“A man’s pride will bring him low, but the humble in spirit will retain honor.” (Proverbs 29:23, NKJV)
Muhammad Ali (born Cassius Clay, Jr.), the former heavyweight boxing champion, is quoted as saying, “It’s hard to be humble when you’re as great as I am.” We might find his attitude humorous, but pride is a common problem for us humans. It is also a trait we may have difficulty recognizing in our own lives although we can spot it easily in others’ lives.
While we may not want to admit pride is sin, God’s Word states otherwise (Proverbs 21:4). Even worse, Proverbs 16:5 calls it an abomination (repulsive, loathsome, unclean) to God.
Why does God hate pride so much? Because pride seeks to usurp His power and dethrone Him.
In Isaiah 14:12-14 Lucifer pridefully boasts that “I will ascend to heaven . . . I will set my throne on high . . . I will make myself like the Most High.” This is the same prideful spirit he tempted Adam and Eve to adopt when talking with them in the Garden. “For God knows that in the day you eat of it your eyes will be opened, and you will be like God, knowing good and evil” (Genesis 3:5, NKJV). They listened to his enticing words, and sin entered our world. If we aren’t on guard, Satan will also try to ensnare us with enticing promises of power. We must never place self on the throne (self-sufficient, self-willed, self-righteous). God must sit on the throne.
Obadiah, a small Old Testament book with only 21 verses, shows us some of the dangers of pride.
- It is deceptive (verse 3). (Also read Isaiah 44:20.)
- It rejoices at the misfortune of others (verses 12-13).
- It does not show mercy (verses 13-14).
- It will reap what it sows (verse 15) (Also read Galatians 6:7.)
Pride becomes a destructive force in our life. In fact, destruction is the exact word used in Proverbs 16:18. “Pride goes before destruction, and a haughty spirit before a fall” (NKJV). It destroys relationships, dreams, and status. We are left with the broken pieces of what once was because we allowed pride to rule our spirit.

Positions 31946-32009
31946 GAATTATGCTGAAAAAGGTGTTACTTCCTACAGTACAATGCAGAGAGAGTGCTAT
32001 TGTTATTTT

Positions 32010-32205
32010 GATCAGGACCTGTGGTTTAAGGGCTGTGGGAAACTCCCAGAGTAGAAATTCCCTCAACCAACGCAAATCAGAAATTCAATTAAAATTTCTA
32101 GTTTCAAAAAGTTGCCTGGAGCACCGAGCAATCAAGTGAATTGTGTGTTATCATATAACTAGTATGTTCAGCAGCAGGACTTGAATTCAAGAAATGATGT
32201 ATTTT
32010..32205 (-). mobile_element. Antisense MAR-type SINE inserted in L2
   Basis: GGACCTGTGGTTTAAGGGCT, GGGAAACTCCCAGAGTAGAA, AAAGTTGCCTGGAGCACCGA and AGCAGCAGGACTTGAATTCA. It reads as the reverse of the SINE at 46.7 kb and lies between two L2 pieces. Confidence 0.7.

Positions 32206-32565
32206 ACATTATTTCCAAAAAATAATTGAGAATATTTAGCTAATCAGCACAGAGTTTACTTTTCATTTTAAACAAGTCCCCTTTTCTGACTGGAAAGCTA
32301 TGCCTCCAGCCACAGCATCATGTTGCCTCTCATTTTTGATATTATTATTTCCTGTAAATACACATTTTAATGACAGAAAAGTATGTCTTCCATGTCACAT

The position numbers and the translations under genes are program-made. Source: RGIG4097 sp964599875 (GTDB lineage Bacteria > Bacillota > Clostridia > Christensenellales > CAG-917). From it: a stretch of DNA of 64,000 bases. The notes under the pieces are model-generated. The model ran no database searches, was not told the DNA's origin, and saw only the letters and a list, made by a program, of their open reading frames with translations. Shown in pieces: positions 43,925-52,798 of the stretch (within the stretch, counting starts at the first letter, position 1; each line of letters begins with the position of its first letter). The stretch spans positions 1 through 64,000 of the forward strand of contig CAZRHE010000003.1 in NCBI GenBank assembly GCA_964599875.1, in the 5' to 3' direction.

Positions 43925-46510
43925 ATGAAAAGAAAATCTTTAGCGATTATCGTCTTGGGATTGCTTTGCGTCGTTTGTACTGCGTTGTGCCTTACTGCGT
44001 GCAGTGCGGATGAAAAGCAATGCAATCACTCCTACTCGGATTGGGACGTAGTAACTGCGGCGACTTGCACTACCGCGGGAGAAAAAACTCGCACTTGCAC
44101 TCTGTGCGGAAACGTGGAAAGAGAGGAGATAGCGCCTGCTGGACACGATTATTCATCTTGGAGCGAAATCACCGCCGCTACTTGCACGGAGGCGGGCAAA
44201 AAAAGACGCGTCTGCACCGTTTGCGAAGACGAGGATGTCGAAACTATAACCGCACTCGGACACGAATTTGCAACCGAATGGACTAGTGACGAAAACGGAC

The problem with pride is its deceitfulness, and we may not recognize it in our life. Proverbs 21:2 warns, “Every way of a man is right in his own eyes, but the LORD weighs the hearts” (NKJV). We think pride affects “the other person,” but we can easily fall into Satan’s trap. “But I’m filled with the Spirit and faithfully serving God,” you say. “That would never happen to me.”
Have you ever thought—
“I deserve the blessings I receive from the Lord. After all, I’m faithful and pay my tithes.”
“I do more for the Lord than what others seem to be doing.”
“I’m self-sufficient. I can handle this on my own.”
“My spirituality gives me more favor with God than others have.
“I think I should get more recognition for all I’ve done for the church.”
I read an interesting quote by David Rhodes. He observed, “Pride is the dandelion of the soul. Its root goes deep; only a little left behind sprouts again. Its seeds lodge in the tiniest encouraging cracks. And it flourishes in good soil. The danger of pride is that it feeds on goodness.”
The apostle Paul talks about his thorn in the flesh in II Corinthians 12:7. He recognized how God used this affliction, which he does not name, to keep him from developing pride.
“So to keep me from becoming conceited because of the surpassing greatness of the revelations, a thorn was given me in the flesh, a messenger of Satan to harass me, to keep me from becoming conceited.” (NLT)
Let this verse become our prayer as well. Lord, if necessary, place a thorn in my flesh so I will never allow pride to rule my life. I recognize it is a tool of Satan to destroy the good You wish to do through me. All honor and glory belong to You. You sit on the throne of my heart.
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